Although the needs of the gifted are tremendous, my hope is to continue to push students within the classroom so that all individuals believe they are gifted and capable of reaching goals they never imagined possible. The passion for education and learning is something educators and high-ability students should be proud of sharing with others around them. It is important to take this passion and energy and turn it into motivation for challenging tasks to create resilient, life-long learners. I definitely want all students to continue to feel like they are capable learners, but I also want to challenge my high-ability students. I want them to reach the point where parts of school are challenging to them now because they shouldn’t have to wait until later in their academic careers to face academic challenges. They need to be prepared for success beyond high school by facing challenges head on with the support of teachers. School shouldn’t be wasted time. It should be challenging and spark new ideas every single day. A child should never end a day of school feeling like they didn’t learn anything.

It can sometimes be hard or feel overwhelming for teachers to meet the needs of everyone in their classrooms, but it is important for teachers to lean on each other for support and build a foundation of educators who strive to empower. There will always be controversial topics about what is the right or wrong thing to do or teach students who are talented and gifted, but teachers need to trust in the abilities of their students and always support them as they grow and develop into world changers.

My role as a teacher of all students, including those labeled gifted and those not, will be to spread my passion and desire to be a lifelong learner onto others in the hopes that my excitement lights a spark within them to go and change the world someday.

Professional Learning Continues

Neil Gaiman, listed as one of the top ten living post-modern writers, is quoted as saying, “I hope that in this year to come, you make mistakes. Because if you are making mistakes, then you are making new things, trying new things, learning, living, pushing yourself, changing yourself, changing your world. You’re doing things you’ve never done before, and more importantly, you’re doing something.”

Professional learning is one of the things that educators are always doing, independently, with their professional learning communities, and with the Belin-Blank Center!  We invite you to join us through the gifted-teachers listserv (belinblank.org/listserv), through our Facebook account (facebook.com/belinblank), through our blog (belinblank.wordpress.com), and through our professional development opportunities coming up (belinblank.org/educators/courses).  The varied classes we plan throughout the year provide you with tools to better support the needs of gifted and talented learners.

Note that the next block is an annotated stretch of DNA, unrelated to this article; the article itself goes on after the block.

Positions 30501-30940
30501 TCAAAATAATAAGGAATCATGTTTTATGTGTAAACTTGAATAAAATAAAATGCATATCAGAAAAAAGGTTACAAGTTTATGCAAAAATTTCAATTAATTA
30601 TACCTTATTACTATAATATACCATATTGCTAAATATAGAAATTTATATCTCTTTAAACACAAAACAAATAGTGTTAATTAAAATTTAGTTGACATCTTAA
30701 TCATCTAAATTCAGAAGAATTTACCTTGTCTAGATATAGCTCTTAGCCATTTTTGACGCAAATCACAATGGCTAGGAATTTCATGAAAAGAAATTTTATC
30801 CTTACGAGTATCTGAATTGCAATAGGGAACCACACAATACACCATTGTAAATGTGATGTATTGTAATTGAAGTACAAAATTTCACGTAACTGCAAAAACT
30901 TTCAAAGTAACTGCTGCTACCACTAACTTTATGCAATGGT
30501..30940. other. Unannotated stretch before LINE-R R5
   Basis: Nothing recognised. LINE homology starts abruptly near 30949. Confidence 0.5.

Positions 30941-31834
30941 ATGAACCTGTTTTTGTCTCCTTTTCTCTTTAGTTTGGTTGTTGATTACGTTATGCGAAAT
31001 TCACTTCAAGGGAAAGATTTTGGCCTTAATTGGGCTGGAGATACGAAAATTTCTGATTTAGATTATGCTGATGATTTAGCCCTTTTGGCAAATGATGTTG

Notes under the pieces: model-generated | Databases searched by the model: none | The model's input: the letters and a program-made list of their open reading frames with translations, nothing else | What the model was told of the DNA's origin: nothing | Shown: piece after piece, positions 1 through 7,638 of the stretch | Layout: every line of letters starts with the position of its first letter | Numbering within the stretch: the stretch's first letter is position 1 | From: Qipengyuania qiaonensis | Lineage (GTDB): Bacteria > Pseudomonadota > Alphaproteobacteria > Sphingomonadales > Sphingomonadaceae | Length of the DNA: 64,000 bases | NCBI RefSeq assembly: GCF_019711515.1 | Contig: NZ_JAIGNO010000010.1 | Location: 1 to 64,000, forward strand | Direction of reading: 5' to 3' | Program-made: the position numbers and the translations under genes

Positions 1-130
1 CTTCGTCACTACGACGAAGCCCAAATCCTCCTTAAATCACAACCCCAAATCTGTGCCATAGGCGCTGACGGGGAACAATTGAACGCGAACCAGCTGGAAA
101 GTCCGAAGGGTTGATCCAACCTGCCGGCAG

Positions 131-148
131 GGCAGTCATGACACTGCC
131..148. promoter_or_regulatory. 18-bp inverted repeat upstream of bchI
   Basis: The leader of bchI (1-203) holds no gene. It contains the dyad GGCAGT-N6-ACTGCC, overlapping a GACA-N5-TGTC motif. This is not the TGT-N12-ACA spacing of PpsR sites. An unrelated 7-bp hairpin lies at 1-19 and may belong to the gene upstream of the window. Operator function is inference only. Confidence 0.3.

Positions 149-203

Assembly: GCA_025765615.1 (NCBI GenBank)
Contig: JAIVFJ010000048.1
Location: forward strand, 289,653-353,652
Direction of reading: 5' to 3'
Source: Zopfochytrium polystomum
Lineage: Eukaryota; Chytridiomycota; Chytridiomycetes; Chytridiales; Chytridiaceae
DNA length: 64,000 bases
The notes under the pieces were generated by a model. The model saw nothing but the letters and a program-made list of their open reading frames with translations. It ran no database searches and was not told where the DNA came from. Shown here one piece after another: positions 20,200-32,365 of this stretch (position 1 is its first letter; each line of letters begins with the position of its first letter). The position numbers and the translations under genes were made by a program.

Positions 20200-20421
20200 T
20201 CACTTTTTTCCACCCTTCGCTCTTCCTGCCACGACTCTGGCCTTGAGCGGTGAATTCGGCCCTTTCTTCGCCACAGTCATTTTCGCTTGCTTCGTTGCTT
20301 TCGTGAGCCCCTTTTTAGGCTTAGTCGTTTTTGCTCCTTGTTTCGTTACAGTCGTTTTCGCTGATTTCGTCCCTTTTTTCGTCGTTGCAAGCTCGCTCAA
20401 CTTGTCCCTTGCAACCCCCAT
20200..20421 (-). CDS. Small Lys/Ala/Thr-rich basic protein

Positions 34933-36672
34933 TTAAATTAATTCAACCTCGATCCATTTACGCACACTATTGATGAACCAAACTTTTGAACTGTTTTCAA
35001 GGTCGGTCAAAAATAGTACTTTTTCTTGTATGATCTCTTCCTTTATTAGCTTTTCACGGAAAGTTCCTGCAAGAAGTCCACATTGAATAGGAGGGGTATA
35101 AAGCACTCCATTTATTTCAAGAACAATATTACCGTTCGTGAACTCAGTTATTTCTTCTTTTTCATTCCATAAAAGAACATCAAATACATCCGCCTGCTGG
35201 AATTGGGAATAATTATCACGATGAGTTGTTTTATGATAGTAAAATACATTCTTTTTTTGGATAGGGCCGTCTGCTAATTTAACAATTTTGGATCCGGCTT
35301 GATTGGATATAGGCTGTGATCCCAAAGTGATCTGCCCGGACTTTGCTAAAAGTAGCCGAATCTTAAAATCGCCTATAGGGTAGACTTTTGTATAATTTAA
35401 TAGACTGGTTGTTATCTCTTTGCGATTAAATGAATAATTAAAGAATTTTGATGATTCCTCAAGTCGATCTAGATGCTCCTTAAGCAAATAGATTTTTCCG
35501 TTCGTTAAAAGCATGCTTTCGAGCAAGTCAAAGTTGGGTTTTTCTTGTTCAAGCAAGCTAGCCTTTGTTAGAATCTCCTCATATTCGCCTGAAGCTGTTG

To participate in our classes, you must register with Distance and Online Education as a non-degree seeking student; for the State of Iowa Endorsement in Talented and Gifted Education, you may register as either a graduate or undergraduate student, regardless of your professional status; if you won’t benefit in other ways from the graduate credit, you can save tuition dollars.  Once you have your HawkID and password, you can follow the directions to register for the courses that interest you the most; follow belinblank.org/educators/reg.  All of our classes fulfill strands required for endorsement.

Here is a list of what’s coming up; all of these are online and asynchronous. Some Spring classes have not been added to the schedule yet (courses with no instructor listed are facilitated by Dr. Laurie Croft):

  • Topics: Competitions for Elementary and Secondary Gifted Students (EDTL:4096:0WKB – 1 semester hour), final fall class, November 12 – December 4. (Dr. Jenelle Miller)
  • Current Readings & Research in Gifted Education (EDTL:4085:0WKA – 1 semester hour), winter session class shaped to your needs, December 30, 2019 – January 17, 2020.
  • Program Models in Gifted Education (EDTL:4199:0EXA – 3 semester hours), first spring class offered in an accelerated format from January 21 – March 14.
  • Identification of Students for Gifted Programs (PSQF:4121:0EXW – 3 semester hours), offered in an accelerated format from January 28 – March 27. (Dr. Susan Assouline)
  • Administration and Policy in Gifted Education (EPLS:4110:0EXW – 2 semester hours), offered from February 4 – May 1. (Dr. Randy Lange
  • Curriculum Concepts in Gifted Education (EDTL:4022:0WKA – 3 semester hours), offered in an accelerated format from March 23 – May 15.
  • Math Programming for High Ability Students (EDTL:4067:0EXW – 1 semester hour), February 26 – March 24. (Dr. Ann Lupkowski-Shoplik)
  • Gender Issues and Giftedness (RCE:4123:0WKA – 1 semester hour), March 23 – April 11. (Dr. Jolene Teske)
  • Differentiated Instruction for the Gifted (EDTL:4025:0WKA – 1 semester hour), April 13 – May 1. (Debra “Debbie” Judge)